30th Birthday Dinner

Date posted: 06-Sep-2018

Please join us in celebrating the 30th anniversary of the formation of the Suppo..

2019 Calendars now available

Date posted: 05-Sep-2018

The new 2019 calendars are now available and this year's is better than ever! Th..

Winners of kokako photo competition

Date posted: 02-Sep-2018

The stunning winning photographs from those submitted to the competition as part..

Kokako Celebration

Date posted: 21-Jul-2018

(https://www.eventbrite.com/e/the-great-kokako-story-celebrating-21-years-..

Kokako Photographic Competition

Date posted: 20-Jul-2018

KĊŒKAKO PHOTOGRAPHIC COMPETITION Celebrating 21 years on Tiritiri Matangi To ce..

New monitoring reports published

Date posted: 19-Jul-2018

Reports on monitoring studies carried out over the past year have now been poste..

2018 Concert coming up soon

Date posted: 15-Feb-2018

Our 2018 concert will feature an afternoon of light classics and jazz courtesy of the Auckland Ph..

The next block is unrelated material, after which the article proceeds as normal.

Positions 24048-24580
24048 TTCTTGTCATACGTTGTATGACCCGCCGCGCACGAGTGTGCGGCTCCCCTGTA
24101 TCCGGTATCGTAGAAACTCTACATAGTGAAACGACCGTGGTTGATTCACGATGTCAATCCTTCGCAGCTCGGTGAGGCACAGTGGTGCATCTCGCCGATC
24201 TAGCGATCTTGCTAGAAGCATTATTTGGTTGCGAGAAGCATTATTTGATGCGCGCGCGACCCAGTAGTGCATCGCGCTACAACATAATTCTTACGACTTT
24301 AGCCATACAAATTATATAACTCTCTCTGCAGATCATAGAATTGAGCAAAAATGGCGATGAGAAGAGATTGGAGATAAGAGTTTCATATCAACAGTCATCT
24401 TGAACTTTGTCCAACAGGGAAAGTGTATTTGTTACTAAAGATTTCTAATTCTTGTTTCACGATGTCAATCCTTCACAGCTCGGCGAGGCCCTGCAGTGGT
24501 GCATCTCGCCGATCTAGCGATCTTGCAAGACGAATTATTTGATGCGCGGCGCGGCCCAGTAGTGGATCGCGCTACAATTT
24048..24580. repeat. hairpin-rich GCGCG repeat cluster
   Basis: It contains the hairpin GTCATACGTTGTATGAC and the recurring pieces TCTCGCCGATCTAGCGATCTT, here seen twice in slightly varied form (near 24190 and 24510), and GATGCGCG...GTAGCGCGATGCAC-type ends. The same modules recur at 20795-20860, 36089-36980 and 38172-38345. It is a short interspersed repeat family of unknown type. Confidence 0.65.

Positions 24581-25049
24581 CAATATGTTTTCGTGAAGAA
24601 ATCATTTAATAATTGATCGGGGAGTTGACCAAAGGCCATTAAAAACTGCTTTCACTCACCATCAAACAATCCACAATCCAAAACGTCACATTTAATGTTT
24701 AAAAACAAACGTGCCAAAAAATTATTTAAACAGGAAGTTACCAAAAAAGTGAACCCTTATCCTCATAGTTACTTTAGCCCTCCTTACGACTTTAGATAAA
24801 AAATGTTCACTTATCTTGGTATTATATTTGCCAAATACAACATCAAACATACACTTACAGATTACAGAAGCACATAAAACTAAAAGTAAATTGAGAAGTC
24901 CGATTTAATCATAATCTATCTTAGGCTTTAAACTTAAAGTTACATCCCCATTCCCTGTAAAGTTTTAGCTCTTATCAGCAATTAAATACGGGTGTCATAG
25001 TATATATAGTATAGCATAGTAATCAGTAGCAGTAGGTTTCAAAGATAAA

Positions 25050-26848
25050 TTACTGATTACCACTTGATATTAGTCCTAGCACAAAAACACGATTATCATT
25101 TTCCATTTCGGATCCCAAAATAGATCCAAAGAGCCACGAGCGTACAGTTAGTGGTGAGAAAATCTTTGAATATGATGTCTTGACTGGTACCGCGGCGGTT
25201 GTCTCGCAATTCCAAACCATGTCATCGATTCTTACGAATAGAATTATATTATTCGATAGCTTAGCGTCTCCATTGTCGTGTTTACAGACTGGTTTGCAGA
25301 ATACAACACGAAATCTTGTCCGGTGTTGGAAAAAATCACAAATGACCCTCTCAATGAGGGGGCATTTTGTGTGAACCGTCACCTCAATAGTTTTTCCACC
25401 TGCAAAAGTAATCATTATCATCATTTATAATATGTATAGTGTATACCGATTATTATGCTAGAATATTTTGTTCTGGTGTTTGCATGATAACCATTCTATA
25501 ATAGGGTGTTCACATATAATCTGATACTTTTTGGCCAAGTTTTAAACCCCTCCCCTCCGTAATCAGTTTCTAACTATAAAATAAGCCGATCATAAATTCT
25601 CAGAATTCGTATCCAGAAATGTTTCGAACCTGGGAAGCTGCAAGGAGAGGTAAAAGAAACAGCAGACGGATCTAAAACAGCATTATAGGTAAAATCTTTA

Wetapunga talk coming soon

Date posted: 05-Feb-2018

For the Social on 19 March the speaker will be Ben Goodwin of Auckland Zoo, who will talk about t..

Rat caught and now takahe released from pens

Date posted: 28-Jan-2018

Thankfully DOC staff Andre de Graaf and Polly Hall and their assistants have trapped the rat whic..

Your Christmas Shopping for a Song

Date posted: 04-Dec-2017

Aka - The Grand Christmas Shopping Expedition to Tiritiri Matangi Island Shop Dreading..

Plants

Rasp FernBetween 1984 and 1994, 250,000 - 300,000 trees were planted by volunteers.  The island is now 60% re-vegetated, the other 40% being left as grassland for such species as takahe, for views and to protect archaeological remains.
 

The trees planted were, in most cases, raised on Tiritiri Matangi from seeds collected on the island or nearby so as to maintain genetic purity.

The wattle trees in Wattle Valley were encouraged as they provide shade for seedlings and are also an excellent source of food in winter for such species as the honeyeaters.

A number of plants, not originally believed to have existed on Tiritiri Matangi, have been introduced because of their scientific importance (eg New Zealand Bignonia (Tecomanthe speciosa) and Kaka Beak (Clianthus puniceus).

Plants have been categorised as Trees and ShrubsClimbers and Scramblers and Monocots and Grasses.  You can view a list of the plants in each of these categories by clicking any of the links.

Photography by Eve Manning © - Rasp fern